In addition to advertising in the science fiction digests, the SFBC also ran ads in SF paperbacks. These also often featured art that did not appear anywhere else. I thought I’d run one example of these from this period. This appeared in Sands of Mars by Arthur C. Clark, published in June 1959 by Permabooks as M4149. Who doesn’t like giant rampaging robots?
Not in Solitude (Things to Come, July-August 1959)
The July-August 1959 issue of Things to Come offered Not in Solitude by Kenneth F. Gantz. Again the artist is unknown, but it features a classic 1950’s rocketship together with a horror element in the skeletal hands.
Jules Verne’s A Journey to the Centre of the Earth (January-February 1960)
Finlay returns as we enter the decade which would see men walking on the Moon. The January-February 1960 issue features his work for the classic, A Journey to the Centre of the Earth by Jules Verne. His illustration was, in this case, actually used on the dust jacket as well.
A Treasury of Great Science Fiction in Things to Come, January-February 1960, Art by Finlay
Inside the January-February 1960 issue, the second selection is A Treasury of Great Science Fiction edited by Anthony Boucher. This landmark anthology, in two volumes, would remain available for decades (I picked up a copy shortly after joining the SFBC). This layout is unusual, as it shows both a new Finlay illo together with a depiction of the books.
The Haunted Stars in Things to Come, March-April 1960
Edmond Hamilton is back for the March-April 1960 issue, with the novel, The Haunted Stars. As was often the case, the art (by an unidentified artist) used for Things to Come was more vibrant and action-packed than the pedestrian art that appeared on the dust jacket for the book.
Twinkle, Twinkle, Little Star (September-October 1960)
The September-October 1960 issue saw the appearance of two superior pieces by Virgil Finlay. Grabbing the cover was Twinkle, Twinkle, Little Star by Ben Barzman. This appears to be the only SF book that Barzman wrote, but Finlay did it proud with one of his classic “woman in bubbles” illos.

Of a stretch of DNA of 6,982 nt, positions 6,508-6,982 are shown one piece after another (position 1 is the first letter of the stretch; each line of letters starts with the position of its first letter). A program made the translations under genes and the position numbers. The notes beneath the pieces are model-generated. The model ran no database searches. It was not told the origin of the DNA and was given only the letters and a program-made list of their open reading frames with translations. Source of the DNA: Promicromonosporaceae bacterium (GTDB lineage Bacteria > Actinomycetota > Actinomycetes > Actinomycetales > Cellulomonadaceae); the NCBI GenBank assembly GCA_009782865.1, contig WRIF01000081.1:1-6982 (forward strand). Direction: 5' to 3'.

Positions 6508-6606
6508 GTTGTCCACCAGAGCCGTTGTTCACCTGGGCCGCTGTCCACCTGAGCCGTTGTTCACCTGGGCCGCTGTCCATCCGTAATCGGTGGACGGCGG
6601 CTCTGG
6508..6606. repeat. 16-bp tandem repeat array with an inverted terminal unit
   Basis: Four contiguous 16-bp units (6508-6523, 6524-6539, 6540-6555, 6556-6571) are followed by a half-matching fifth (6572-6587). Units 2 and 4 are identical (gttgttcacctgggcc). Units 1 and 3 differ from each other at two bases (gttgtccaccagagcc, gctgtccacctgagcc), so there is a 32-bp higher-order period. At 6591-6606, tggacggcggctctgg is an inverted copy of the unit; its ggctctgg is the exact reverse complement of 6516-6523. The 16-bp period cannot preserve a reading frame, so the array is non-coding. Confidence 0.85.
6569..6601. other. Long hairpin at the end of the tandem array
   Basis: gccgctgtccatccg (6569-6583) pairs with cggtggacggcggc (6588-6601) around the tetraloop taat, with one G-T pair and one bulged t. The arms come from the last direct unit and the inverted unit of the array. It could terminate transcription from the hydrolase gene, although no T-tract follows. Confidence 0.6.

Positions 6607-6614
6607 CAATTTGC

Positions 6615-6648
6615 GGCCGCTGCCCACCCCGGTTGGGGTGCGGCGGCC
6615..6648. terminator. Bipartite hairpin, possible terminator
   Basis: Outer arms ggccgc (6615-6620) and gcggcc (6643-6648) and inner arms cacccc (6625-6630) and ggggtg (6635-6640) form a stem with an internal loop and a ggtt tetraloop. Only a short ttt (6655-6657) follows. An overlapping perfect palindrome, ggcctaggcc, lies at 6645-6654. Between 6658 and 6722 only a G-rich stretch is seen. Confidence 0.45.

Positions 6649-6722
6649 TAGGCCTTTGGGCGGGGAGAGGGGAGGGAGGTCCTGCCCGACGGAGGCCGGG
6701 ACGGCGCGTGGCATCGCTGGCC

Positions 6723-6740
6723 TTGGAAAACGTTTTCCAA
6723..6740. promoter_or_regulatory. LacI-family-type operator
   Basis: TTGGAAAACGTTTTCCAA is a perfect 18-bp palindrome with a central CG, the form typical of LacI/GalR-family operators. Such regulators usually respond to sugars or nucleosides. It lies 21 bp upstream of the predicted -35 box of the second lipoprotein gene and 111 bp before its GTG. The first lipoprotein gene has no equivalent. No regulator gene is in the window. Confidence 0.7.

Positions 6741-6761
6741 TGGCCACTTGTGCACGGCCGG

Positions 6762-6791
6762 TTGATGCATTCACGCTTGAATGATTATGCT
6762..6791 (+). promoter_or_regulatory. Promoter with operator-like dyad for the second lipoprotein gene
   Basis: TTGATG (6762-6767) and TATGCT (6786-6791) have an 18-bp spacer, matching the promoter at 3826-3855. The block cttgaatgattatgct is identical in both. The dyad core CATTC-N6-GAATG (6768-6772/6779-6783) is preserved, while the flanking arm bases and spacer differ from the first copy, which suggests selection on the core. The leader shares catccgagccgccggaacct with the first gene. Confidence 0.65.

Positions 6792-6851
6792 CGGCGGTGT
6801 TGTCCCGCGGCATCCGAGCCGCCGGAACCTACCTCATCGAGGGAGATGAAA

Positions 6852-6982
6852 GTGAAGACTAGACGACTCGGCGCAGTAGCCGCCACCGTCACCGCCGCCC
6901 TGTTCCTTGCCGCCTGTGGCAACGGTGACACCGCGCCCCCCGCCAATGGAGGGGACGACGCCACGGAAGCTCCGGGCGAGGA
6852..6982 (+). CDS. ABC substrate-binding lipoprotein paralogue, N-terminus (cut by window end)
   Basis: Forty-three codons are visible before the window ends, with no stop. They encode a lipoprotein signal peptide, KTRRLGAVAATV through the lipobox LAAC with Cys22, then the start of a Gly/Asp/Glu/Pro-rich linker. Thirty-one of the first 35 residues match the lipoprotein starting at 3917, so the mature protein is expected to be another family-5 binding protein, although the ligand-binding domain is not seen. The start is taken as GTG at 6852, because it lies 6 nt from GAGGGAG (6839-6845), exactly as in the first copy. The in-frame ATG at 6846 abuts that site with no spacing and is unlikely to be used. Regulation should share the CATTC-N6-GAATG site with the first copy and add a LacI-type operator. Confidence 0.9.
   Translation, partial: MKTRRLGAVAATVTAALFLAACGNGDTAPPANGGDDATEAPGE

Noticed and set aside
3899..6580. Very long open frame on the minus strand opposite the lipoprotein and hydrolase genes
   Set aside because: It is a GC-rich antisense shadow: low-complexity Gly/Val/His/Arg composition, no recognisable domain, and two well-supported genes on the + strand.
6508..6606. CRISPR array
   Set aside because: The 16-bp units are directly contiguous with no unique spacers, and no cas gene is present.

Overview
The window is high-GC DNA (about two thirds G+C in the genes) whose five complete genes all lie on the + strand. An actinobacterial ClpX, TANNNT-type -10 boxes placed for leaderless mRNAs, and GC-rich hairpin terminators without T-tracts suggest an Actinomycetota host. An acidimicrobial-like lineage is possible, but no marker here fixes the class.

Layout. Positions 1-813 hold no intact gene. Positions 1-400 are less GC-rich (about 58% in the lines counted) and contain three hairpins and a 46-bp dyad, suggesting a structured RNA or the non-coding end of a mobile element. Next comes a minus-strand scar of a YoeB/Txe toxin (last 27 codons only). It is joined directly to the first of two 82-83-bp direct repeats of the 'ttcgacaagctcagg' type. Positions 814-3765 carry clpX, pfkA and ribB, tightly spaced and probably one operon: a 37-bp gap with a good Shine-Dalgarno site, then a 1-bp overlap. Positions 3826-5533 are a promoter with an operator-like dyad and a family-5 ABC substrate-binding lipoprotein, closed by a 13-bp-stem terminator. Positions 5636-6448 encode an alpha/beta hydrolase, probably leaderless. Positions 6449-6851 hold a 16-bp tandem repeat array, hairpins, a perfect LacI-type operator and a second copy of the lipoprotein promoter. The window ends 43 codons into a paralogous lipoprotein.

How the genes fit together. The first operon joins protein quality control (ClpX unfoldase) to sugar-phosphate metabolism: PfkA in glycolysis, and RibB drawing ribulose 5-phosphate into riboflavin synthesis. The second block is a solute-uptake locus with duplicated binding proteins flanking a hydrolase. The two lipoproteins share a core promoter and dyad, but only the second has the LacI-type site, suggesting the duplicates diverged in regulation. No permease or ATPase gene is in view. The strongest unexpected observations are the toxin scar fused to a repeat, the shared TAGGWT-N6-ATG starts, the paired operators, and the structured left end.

Inside, a robot menaces an astronaut in connection with The Fantastic Universe Omnibus, an anthology edited by Hans Stefan Santesson (see the top of this article). Santesson had been the editor of Fantastic Universe, but the magazine folded after its March 1960 issue.
The Science Fiction Book Club Moon Tour reservation ad
While that September-October 1960 issue will bring to a close our look at Things to Come for this period, don’t go away just yet. We’re moving into overtime with a SFBC bonus!
Front of the SFBC Moon Tour reservation card
In addition to the book deals the SFBC offered to entice new members to join, they also occasionally offered non-book incentives as well. One of the more interesting of these was a promotion they offered to members starting in 1954, but which continued up until the end of the decade. This was an opportunity to get a free reservation on the first commercial trip to the Moon!
Back side of the Moon Tour reservation card
Yes, if you joined the SFBC (though sometimes you also had to take their equivalent of the SAT, the Lunar Quiz), you could be headed to the Moon! What this entitled you to was an identification card, certifying as to your Moon Tour Reservation, which contained nifty space flight info on the back!
SFBC Moon Tour ad (from IF, 1957)
The SFBC promised that, “Your name will be filed in our archives until such time as tourist flights to the Moon become possible, and then turned over to the proper authorities.” I wonder if those archives have been properly maintained, and if so, whether they’ll eventually be turned over to Elon Musk.
SFBC Moon Tour ad (from Space Travel, November 1958)
Sadly, I don’t possess one of those ID cards. But through the magic of the internet, I was able to find a few images of them that I’ll share with you now, together with a flier put out by the SFBC promoting this, as well as ads offering them from the October 1957 issue of If and the November 1958 issue of Space Travel.
In our next installment, I’ll cover Things to Come from 1961 through 1963. Until then (and with a nod to the immortal E.E. “Doc” Smith), “Clear ether, spacehounds!”
Doug is a collector of pulps, as well as of pulp, science fiction and fantasy art. He co-founded and co-organizes the Windy City Pulp and Paper Convention. For many years his Tattered Pages Press published the pulp fanzine Pulp Vault, as well as other books on the pulps. He was one of the authors of The Adventure House Guide to Pulps, and has edited several pulp anthologies, including the Best of Adventure series. His book, Uncovered: The Hidden Art Of The Girlie Pulps, an in-depth study of the spicy pulps and their art, was named ForeWord Magazine‘s 2003 Popular Culture Book of the Year. In 2013, Bob Weinberg, Bob Garcia and he collaborated on The Collectors’ Book of Virgil Finlay, a collection of Finlay’s gorgeous art. The Art of the Pulps, which he co-edited with Bob Weinberg and Ed Hulse, won the 2018 Locus Award for Best Art Book.
Doug’s last article for Black Gate was Our Most Unusual Pulp Adventure